By Gurleen Kaur
The messages of my immigrant parents are never muddled. They are clear in their contradiction. I remember mornings of childhood. I would pace the bathroom floor, eyes glued to the ground, mind concentrating on what questions I could ask Dad. This was our routine, our time for learning. A questioned popped in my head. “What does Mul Mantr talk about?” I asked.
The answer was always the same. “It talks about the qualities of God. How he has no fear and no hate. It reminds us about the qualities we should have. No fear and no hate.”
Spend any amount time in the Punjabi community and you’ll quickly learn hate is a perfected lifestyle, so well practiced we are in complete denial about it. Driving home with my Mama Ji one day, I asked, “What’s worse? If I marry a Black man or a Muslim man?” He laughed, “Well, if you marry a Black man, your mom will disown you. If you marry a Muslim man, your dad will disown you.” I am fortunate enough to know he was joking about my parents disowning me. This is not the case for everyone. He was not, however, joking about how upset my family would be if I did marry a Black or Muslim man. They would cry and scream not for the loss of culture and religion they feared. No, they would cry and scream because of the hate they hold for these specific types of people.
I’ll bring up my family’s prejudice from time to time, returning to Gurbani for common ground. “Nirvaer remember? Without hate?” Mom will be quick to jump in. “Musalmans killed the Chor Sahibzade! A black man beat up your father when we first moved to America!” I stop soon after realizing there’s no winning with them.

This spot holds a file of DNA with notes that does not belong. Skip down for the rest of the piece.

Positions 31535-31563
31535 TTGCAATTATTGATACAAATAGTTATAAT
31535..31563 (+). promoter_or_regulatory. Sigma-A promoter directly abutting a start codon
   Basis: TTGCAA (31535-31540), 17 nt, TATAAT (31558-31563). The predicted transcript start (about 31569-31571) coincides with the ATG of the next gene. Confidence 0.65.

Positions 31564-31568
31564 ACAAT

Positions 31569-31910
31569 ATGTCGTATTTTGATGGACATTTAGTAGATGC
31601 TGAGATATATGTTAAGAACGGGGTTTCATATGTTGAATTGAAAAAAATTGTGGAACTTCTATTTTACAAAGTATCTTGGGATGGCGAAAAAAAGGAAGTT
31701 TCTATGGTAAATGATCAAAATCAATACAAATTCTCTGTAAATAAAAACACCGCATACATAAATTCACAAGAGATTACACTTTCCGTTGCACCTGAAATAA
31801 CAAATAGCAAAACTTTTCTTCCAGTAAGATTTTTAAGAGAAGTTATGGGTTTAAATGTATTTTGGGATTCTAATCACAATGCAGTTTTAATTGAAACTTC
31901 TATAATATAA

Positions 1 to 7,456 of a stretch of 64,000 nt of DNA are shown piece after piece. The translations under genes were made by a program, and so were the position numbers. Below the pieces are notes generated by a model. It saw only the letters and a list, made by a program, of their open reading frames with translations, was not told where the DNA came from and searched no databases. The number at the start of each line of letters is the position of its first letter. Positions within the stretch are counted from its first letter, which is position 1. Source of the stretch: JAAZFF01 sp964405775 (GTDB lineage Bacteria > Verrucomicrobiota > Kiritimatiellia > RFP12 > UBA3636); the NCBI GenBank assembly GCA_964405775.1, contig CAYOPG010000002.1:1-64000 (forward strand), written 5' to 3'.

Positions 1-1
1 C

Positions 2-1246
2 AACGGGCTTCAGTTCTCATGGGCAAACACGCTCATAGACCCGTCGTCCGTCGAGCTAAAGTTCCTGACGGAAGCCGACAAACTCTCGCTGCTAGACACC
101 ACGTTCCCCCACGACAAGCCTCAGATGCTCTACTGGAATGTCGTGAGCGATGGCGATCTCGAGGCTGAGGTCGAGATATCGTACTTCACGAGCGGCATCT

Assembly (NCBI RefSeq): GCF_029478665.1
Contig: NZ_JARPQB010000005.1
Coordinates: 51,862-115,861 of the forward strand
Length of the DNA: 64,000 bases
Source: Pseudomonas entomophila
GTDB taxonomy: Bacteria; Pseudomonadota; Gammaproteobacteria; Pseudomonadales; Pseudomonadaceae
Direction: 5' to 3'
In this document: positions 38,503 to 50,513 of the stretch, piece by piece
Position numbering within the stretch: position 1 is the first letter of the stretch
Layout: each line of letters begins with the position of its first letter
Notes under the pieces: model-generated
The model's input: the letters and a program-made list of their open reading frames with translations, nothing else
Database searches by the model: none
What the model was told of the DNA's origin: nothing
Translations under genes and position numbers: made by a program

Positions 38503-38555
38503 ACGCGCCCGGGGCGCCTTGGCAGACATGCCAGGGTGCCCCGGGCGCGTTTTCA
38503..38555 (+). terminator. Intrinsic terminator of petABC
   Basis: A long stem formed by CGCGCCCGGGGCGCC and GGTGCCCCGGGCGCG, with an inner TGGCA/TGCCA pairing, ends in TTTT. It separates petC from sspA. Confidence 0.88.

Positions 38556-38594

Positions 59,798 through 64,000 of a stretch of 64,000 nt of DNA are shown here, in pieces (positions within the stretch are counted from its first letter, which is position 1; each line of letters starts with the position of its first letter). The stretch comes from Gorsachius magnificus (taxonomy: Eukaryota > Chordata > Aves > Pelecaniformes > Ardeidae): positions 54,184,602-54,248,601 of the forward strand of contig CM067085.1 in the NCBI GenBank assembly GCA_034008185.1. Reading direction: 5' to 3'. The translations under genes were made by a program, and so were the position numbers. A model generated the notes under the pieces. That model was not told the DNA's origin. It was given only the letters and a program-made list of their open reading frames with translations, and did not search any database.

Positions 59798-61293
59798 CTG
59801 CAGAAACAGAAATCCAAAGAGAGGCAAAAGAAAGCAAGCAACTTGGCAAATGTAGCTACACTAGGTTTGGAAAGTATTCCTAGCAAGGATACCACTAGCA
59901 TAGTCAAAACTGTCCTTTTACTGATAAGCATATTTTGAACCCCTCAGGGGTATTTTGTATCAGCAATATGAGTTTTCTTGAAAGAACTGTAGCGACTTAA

A Millennial child of diaspora, I am guided by rational thought. All language feels foreign until I am able to reconcile it with my worldview. While my parents resent this quality of mine, considering it an adverse tendency towards arguing, I appreciate it for allowing me to question the moments above in searching for Truth. The Mughal rulers of the 1700’s are not the same as the 1 billion diverse-in-practice-and-nationality Muslims alive today. A single black man’s actions should not allow an entire people to be deemed dangerous. That’s basically what America has done to turban-wearing men post 9/11. Obviously not cool.
Earlier this year, I quit my job to work on a set of 100 flashcards to give curious minds a tool to better understand JapJi Sahib. I worked with friends, families, mentors, and grandparents to come up with images that bring out the meaning of the text, hopefully allowing one to enjoy a more intimate experience with Gurbani. Each flashcard comes with an artistic depiction of a word or phrase. These depictions are carefully constructed in recognition of the power of representation in maintaining and erasing the power of particular peoples. In this project, I set out to visually depict the world I believed the Guru’s hoped we would embody. I included specific images to target anti-blackness and Islamophobia. I drew Sikh bodies that are typically erased from Sikh media and texts, those of ‘lower’ castes and with darker faces. I played with colors and the subtle positioning of bodies to question traditional gender roles and communal fear of queerness. Through such art and Gurbani Vichaar, I was able to imagine the world I want for myself and the community with hopes that we, as a Sangat, could continue to take small steps towards creating it. I see it in the distance, that world that Guru Nanak Dev Ji talked about. It feels closer as I continue to scrape away the hate.
For more information, or to purchase a box of flashcards, visit daalroti.co.
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